Category Archives: Sponsored Events

Events SFDC sponsors

Cured DC

Behind the Kitchen Door: Tour & Demo at Union Kitchen

Sunday, March 30th


Be the first to get a behind the scenes tour of Union Kitchen, DC’s first kitchen incubator where dozens of food entrepreneurs launch their businesses! We will get a chance to see many of them in action including the delightful Chris Johnson of Cured DC. Chris will lead a private demo of his marvelous charcuterie products. In addition to tasting what we make you will get a chance to purchase goodies to take home with you.

This price is a special offer for our partners of Slow Food DC. We are honored to support this organization and hope you will too. We will meet at the NoMa metro station to walk over together with the possibility of further exploring the neighborhood following the tour.

Have questions about Behind the Kitchen Door: Tour & Demo at Union Kitchen?

Contact Taste of Place

Click here to purchase tickets today!


Slow Food DC Fundraiser at Open Kitchen

Say Happy Birthday to Open Kitchen, and help raise funds for Slow Food DC! Open Kitchen is a 2012 and 2013 Snail of Approval Winner, and is known for its contemporary American cuisine and passion for making, eating, and sharing good food with the community. Open Kitchen celebrates their four-year anniversary by giving back to its community that has made it so popular
Continue reading


Farm to Table Family Day

The National Portrait Gallery recently commissioned a portrait of the chef, author, and restaurant owner Alice Waters by artist Dave Woody. In celebration, Slow Food DC is participating in the Farm to Table Family Day at the National Portrait Gallery Kogod Courtyard.

Date Sunday, January 22, 2012
Time 11:30am to 3:00pm
Location Kogod Courtyard in the National Portrait Gallery
Cost Free!
Host National Portrait Gallery

Enjoy live music, learn about the “farm to table” movement, and participate in hands-on activities! This event is family focussed, with lots of fun activities and recipes you can take home.

For over forty years, Alice Waters has been a vanguard of the food movement in the United States. Since the founding of her restaurant, Chez Panisse, she has been a champion of local, sustainable, and organic food, while educating on seasonal eating, knowing where your food comes from, and of course incredible flavor.

We hope you can make it to this free, family-friendly event. Expect to see many organizations that also work on food issues. Questions? just let us know by emailing info (at)



Ever wonder what happens to the produce not sold at your Farmers’ Market? Many markets have a tradition of providing much of the produce that doesn’t sell and can’t be stored to organizations that work on food access. But how does it get to them? Volunteers, of course.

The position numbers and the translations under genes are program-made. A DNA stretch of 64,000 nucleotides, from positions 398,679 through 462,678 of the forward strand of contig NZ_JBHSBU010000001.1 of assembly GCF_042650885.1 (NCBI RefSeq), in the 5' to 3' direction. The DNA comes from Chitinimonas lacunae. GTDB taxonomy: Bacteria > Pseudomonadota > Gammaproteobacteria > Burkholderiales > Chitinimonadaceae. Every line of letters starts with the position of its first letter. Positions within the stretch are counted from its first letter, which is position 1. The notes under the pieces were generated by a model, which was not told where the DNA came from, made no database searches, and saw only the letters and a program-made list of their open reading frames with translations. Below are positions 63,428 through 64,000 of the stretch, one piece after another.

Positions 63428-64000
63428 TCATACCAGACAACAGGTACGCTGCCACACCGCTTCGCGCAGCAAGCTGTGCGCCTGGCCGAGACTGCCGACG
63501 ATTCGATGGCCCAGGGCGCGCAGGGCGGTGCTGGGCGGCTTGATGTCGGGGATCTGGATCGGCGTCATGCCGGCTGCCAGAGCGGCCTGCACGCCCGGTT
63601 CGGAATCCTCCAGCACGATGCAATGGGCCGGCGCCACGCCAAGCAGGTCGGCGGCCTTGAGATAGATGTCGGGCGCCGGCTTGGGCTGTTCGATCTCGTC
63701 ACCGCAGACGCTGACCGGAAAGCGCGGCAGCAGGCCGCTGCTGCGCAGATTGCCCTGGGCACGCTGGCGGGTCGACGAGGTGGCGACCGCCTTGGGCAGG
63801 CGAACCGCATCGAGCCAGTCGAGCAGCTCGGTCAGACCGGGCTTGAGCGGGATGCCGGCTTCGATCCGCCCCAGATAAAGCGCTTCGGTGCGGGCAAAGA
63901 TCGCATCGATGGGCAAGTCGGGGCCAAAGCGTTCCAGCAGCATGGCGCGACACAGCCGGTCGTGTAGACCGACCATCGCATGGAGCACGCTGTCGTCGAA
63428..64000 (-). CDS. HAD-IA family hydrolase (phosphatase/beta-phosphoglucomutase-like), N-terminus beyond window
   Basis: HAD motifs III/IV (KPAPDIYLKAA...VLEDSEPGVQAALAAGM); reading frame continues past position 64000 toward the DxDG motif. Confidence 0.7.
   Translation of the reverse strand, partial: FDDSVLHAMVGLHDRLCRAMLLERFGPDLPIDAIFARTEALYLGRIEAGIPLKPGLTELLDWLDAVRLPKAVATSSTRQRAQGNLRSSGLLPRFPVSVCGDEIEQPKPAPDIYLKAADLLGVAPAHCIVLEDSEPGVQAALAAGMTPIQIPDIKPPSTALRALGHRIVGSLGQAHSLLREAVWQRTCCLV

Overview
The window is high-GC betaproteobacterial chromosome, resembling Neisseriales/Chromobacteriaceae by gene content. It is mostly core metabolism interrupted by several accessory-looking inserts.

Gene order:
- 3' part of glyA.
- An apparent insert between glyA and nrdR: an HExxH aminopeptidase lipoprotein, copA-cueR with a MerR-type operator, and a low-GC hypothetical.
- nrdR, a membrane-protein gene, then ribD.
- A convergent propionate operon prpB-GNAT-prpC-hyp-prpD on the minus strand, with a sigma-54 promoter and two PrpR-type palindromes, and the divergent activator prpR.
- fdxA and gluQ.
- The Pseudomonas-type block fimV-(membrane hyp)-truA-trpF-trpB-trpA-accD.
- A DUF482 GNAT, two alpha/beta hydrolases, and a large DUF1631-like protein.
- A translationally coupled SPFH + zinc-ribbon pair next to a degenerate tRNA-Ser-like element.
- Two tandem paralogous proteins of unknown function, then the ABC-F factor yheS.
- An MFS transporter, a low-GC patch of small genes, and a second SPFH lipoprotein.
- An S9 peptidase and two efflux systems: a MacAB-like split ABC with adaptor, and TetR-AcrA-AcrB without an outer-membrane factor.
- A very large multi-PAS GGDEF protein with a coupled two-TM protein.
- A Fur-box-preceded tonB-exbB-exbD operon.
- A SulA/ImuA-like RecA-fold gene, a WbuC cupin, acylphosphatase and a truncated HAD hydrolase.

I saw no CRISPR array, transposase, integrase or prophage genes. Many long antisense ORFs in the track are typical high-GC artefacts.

Bread for the City has a few open slots for gleaning at Farmers’ Markets. Gleaning at Farmers’ Markets helps provide fresh fruit and vegetables to their clients and reduces food waste. The available dates and times are:

October 23: 11:30am-3:30pm or 4-6pm
October 30: 11:30am-3:30pm

If you are interested contact Megan at mcairns_(at) More information is on the Glean for the City website. And if you can’t make it this time, there’s always next year, or the wonderful film The Gleaners and I you can catch on Netflix.


Food Day(s)

Feeling like there’s been more discussion about food recently?  If it feels like October is all about food, you are not far from the mark.  From school lunches to hunger issues, many organizations are using October as a time to bring food issues to the forefront of our attention.  The Center for Science in the Public Interest has therefore created Food Day on October 24th, which joins other observances such as World Food Day, this year’s Blog Action Day, National Farm to School Month,  and National School Lunch Week. Continue reading


Eat Local First: Farm to Street Party, July 16

Join Slow Food DC at Eat Local First’s Farm to Street party! We’ll be there enjoying the weather! There will be great local food, games, music and prizes. Join the fun!

V Street NW, between 13th and 14th
12-5 p.m.
$15 (includes 2 food tickets)

To learn more and buy tickets go to Eat Local First Farm to Street Party webpage.


Food Justice: Author Event and Discussion, April 6

Featuring Robert Gottlieb, co-author of Food Justice, and D.C. food justice advocate Louise Thundercloud. Organized by D.C. Farm to School, Bread for the City, Slow Food D.C. and Centro Ashé.

Wednesday, April 6th
6:00 to 8:00 p.m.
Bread for the City
1525 7th Street Northwest